> Thanks,
> Alex



Hi:
Here's an outside the box idea: how about
a service like gotomypc.com
I'm sure if there is another similar product out
there, but since this is the only one I have used
with good results, I am reluctant to recomend others.
I use it to "view" what's on some one else's computer
and manipulate the screen for them while they watch.
john


 
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Guest
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      05-11-2004
First, the PIX won't route. And will never send a packet back out the same
interface it came in on. You could use a router with the firewall IOS, this
does work. Now the rest of this is THEORY, and while I started to put this
together at one point I wasn't able to finish it maybe you can. It also
requires a router, but it would only need a basic IOS and a single Ethernet
port. I hope you're good with route-map, virtual interfaces, and NAT.

Add the router to your LAN as a router-on-a-stick.
Give it 2 IP addresses, primary on your LAN and secondary lets say
192.168.1.1
Add a route to the PIX <company-LAN> 192.168.1.1 (I know, bear with me), and
a route for 192.168.1.0 to the inside interface.
On the router use an ACL to identify the traffic destine for the company-LAN
and using route-map forward it to a virtual interface with a next hop of the
FAR END of the company-VPN tunnel.
The virtual interface should also be nat inside, the Ethernet nat outside,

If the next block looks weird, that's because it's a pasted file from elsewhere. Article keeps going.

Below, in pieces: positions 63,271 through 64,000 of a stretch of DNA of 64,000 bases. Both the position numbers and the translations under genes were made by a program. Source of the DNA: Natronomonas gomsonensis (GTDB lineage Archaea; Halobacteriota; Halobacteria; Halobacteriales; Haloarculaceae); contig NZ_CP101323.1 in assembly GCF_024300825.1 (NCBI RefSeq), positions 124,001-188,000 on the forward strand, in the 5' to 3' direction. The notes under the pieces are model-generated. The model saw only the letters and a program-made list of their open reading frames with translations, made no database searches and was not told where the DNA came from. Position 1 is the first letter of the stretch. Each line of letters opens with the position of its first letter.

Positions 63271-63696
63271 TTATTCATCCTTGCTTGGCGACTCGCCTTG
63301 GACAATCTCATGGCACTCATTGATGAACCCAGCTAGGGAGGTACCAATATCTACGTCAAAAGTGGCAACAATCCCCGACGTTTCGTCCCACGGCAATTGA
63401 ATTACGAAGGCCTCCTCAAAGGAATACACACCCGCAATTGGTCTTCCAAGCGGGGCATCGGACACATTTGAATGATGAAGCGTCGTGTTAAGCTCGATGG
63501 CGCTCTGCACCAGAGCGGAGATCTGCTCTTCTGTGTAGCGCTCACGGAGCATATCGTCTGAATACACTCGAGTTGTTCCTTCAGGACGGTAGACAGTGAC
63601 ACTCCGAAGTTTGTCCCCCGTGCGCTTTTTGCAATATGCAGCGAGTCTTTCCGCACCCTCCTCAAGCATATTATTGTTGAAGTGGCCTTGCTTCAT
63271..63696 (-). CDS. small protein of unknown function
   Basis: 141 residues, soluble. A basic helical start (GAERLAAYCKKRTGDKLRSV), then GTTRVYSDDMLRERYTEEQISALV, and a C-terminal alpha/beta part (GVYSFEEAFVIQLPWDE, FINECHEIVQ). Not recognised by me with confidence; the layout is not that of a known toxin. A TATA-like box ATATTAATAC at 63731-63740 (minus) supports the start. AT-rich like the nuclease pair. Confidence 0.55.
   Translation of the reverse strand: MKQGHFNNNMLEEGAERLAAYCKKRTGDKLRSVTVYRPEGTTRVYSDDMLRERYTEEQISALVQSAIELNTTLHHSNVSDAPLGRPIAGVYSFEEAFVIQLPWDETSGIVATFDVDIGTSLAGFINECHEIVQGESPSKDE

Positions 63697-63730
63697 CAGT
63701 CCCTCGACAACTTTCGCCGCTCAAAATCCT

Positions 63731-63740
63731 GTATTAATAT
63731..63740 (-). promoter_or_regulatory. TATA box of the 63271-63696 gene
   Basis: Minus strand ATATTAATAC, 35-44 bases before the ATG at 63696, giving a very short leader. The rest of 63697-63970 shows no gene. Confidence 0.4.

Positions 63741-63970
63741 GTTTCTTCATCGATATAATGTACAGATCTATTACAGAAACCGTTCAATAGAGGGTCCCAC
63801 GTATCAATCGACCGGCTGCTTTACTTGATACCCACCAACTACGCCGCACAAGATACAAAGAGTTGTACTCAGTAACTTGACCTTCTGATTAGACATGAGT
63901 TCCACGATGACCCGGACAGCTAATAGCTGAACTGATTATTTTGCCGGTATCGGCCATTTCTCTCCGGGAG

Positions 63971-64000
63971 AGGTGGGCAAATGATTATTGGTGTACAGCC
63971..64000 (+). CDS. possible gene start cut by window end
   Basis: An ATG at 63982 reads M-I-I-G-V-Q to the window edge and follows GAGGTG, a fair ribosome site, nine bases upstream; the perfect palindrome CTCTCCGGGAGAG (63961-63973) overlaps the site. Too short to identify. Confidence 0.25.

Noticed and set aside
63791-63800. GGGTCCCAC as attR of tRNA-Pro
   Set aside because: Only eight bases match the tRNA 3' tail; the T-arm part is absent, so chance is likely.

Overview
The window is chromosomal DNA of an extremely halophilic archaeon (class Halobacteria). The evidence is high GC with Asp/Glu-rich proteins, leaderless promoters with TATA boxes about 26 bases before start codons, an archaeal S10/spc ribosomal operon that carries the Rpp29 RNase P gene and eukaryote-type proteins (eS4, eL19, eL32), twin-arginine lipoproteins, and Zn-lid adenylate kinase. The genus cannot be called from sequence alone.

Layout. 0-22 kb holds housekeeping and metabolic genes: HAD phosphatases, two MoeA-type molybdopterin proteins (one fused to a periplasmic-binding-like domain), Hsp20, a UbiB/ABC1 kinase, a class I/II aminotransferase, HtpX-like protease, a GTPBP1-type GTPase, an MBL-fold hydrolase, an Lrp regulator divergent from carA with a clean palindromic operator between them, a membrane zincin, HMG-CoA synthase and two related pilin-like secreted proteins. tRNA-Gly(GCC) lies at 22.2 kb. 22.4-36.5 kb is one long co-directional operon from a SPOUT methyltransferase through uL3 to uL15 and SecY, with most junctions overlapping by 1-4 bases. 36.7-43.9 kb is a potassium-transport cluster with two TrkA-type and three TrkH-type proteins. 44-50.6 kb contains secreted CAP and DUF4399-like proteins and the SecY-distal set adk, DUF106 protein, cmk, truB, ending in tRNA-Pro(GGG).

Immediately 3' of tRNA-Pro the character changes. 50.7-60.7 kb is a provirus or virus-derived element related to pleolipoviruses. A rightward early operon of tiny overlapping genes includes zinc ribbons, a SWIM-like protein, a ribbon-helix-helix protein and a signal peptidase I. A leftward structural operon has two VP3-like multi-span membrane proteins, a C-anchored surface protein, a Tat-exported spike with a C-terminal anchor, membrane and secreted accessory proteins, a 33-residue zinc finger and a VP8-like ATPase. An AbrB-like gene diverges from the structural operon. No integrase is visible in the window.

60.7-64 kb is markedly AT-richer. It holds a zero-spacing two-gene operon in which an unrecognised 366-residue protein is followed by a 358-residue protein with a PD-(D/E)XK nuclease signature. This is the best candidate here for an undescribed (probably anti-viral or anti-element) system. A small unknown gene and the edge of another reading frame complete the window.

and use Ethernet interface address for the translation.
Set the routers default gateway to the PIX.

Now if this twisted idea works traffic to you company LAN should flow as
follows;
From you remote client to the PIX which should send it on to the router. The
source address is translated and the original source MAC is lost. The router
sends it back out to the PIX with every indication that it actually
originated from the router. Even though the traffic is bound for the company
LAN the PIX passes it on to the indicated next hop, which it knows is at the
far end of the tunnel.

Now I'm not saying this will work. And you would have to send all traffic
destine for the company LAN to the router first.

The Firewall IOS would be easier.


"Alex" <(E-Mail Removed)> wrote in message
news25oc.16$(E-Mail Removed)...
> Hello,
>
> I have a PIX 501 configured as my Internet firewall at home. I currently
> have an IPSEC VPN configured to connect to servers/PCs at work (using the
> crypto/isakmp commands), and I also have a PPTP VPN configured (using the
> vpdn commands) so I can "dial-in" to my home network wherever I am.
>
> Is there a way to use the PPTP connection to access the network behind the
> IPSEC VPN? I currently "dial-in", use RDP to connect to XP on a PC on my
> home network, then from that session use RDP to connect to the servers at
> work. I want to do this directly through my PIX, if possible - e.g. when I
> don't have any PCs switched on at home.
>
> Any ideas?
>
> Thanks,
> Alex
>
> --
>
>
>